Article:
Having students memorize a body of knowledge, even with context, has little merit. First, long term retention of this information is weak.  How many of you remember the three types of rocks (a fifth grade science SOL)?  See answer at bottom.  The show Are You Smarter Than a Fifth Grader? demonstrated that most adults have forgotten the information they learned in elementary school.  And other than losing money in a game show, who cares?  I have a full life without knowing anything about Mali (a current third grade SOL).  I’m sure Mali is interesting, but I don’t believe that a third grader needs to know about it.   Finally, if I want/need to know anything about Mali or rocks, I can find the information instantly on the Internet.  What’s the value in memorizing it?
              I have less of a problem with skill based SOLs (particularly in reading, writing, and math), but even these have issues.  By pairing the standards with certain grades rather than mastery, some students aren’t being challenged and other students are left behind.  This is obvious as early as kindergarten.  Here is one SOL:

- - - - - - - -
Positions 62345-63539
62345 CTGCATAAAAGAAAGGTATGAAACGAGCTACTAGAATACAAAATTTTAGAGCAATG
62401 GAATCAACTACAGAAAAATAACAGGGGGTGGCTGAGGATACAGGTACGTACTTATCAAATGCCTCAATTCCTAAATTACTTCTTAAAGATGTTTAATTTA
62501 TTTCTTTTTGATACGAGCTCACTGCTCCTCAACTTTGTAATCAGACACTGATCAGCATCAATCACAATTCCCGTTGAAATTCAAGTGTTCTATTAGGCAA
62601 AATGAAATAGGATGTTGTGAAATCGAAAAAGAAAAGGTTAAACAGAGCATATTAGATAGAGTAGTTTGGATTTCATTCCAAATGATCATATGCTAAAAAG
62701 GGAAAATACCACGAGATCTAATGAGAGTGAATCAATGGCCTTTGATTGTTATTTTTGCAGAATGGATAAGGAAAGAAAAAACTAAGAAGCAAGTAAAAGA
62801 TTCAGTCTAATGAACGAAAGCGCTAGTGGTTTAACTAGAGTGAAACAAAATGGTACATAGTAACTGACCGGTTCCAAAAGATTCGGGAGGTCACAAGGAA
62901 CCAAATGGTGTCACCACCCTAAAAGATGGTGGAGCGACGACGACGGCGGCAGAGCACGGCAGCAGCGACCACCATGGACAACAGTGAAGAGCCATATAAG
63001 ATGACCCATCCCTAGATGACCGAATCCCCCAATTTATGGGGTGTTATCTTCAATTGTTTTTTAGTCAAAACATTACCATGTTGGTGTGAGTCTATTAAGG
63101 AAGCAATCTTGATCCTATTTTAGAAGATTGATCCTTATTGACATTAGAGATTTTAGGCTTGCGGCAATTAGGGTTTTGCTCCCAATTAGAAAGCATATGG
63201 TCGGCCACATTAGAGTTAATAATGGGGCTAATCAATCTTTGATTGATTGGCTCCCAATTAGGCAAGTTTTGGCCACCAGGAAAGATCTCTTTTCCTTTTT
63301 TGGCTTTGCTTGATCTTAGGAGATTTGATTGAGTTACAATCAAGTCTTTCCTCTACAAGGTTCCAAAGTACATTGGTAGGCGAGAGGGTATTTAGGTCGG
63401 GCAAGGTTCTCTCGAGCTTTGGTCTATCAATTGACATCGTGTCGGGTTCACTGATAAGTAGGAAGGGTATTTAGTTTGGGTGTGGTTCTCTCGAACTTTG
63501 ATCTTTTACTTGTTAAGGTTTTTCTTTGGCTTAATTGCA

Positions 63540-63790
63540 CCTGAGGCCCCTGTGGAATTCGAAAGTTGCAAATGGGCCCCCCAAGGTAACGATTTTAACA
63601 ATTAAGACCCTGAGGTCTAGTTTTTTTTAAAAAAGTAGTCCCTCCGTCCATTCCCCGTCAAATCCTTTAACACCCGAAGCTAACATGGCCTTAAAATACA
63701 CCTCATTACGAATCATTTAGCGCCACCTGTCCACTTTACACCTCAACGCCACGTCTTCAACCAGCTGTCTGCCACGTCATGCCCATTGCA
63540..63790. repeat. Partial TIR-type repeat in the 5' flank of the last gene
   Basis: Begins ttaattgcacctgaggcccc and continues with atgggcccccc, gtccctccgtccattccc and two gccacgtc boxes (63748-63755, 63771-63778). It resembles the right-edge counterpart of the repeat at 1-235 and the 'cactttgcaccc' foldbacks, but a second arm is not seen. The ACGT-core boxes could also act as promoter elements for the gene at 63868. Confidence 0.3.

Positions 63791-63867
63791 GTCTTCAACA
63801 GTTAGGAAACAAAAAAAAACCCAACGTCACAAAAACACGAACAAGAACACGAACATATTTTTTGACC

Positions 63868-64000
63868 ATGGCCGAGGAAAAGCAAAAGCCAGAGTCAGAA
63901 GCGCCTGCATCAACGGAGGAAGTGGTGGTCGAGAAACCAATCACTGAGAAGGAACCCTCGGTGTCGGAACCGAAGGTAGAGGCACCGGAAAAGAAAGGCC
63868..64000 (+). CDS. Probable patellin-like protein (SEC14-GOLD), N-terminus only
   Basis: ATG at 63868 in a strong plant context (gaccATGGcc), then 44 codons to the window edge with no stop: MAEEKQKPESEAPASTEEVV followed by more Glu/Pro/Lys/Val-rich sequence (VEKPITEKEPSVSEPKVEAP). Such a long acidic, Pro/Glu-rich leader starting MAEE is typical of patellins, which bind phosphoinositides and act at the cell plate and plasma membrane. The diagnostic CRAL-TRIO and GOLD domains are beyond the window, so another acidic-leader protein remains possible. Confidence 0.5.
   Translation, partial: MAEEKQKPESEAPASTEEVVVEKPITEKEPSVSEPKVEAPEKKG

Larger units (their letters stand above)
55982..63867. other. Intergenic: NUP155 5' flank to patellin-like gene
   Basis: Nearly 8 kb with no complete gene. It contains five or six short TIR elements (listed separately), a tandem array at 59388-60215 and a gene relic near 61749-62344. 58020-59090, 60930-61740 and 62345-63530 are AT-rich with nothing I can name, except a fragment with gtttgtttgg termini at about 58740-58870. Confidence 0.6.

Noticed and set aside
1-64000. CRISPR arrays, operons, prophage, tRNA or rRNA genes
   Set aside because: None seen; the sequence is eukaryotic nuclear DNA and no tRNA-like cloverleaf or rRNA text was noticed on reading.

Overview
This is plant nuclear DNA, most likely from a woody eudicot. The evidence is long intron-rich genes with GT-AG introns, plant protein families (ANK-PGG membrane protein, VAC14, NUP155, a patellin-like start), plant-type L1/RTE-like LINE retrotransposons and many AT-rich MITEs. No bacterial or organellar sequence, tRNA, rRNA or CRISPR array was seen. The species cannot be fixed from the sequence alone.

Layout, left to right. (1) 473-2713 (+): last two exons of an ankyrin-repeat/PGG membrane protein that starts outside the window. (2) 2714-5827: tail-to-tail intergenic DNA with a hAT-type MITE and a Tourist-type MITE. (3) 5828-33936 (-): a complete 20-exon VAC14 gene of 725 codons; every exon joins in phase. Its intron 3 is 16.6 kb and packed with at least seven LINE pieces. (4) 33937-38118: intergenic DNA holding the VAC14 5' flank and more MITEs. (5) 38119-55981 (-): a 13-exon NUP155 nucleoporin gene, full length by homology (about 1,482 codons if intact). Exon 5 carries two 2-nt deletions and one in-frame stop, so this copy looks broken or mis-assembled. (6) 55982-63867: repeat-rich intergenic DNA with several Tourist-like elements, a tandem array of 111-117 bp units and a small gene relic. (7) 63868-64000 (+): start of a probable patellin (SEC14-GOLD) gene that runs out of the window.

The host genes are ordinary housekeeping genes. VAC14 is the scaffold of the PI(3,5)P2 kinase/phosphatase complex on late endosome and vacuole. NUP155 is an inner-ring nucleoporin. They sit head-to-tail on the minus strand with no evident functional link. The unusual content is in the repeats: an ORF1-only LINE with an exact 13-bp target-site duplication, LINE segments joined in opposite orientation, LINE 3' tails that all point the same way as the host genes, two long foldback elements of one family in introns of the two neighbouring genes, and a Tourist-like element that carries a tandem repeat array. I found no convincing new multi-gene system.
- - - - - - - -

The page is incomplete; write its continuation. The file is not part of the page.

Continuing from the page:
K. 7 The student will develop an understanding of basic phonetic principles.
a)  Identify and name the uppercase and lowercase letters of the alphabet.
b)  Match consonant and short vowel sounds to appropriate letters.
c)  Identify beginning consonant sounds in single-syllable words.

I know quite a few preschoolers that have achieved these, and for them to spend valuable classroom time practicing these skills when they are ready to go further is wasteful.  Attempts to differentiate will result in teachers naturally spending more time with children who are struggling and leave the more developmentally advanced children to their own devices.  They tend to give them more work, rather than more challenging work because they don’t have the time to guide them through the more challenging work when they are busy helping struggling students.
            SOL’s impose an artificial pace and superficial mastery.  And while they’ve successfully ensured that all educators state-wide are on the same page, it isn’t a very impressive page.  

Answer:  The three types of rocks are sedimentary, metamorphic, and igneous.

"No Child Left Behind" Leaves Behind Thinking

Sunday, January 15, 2012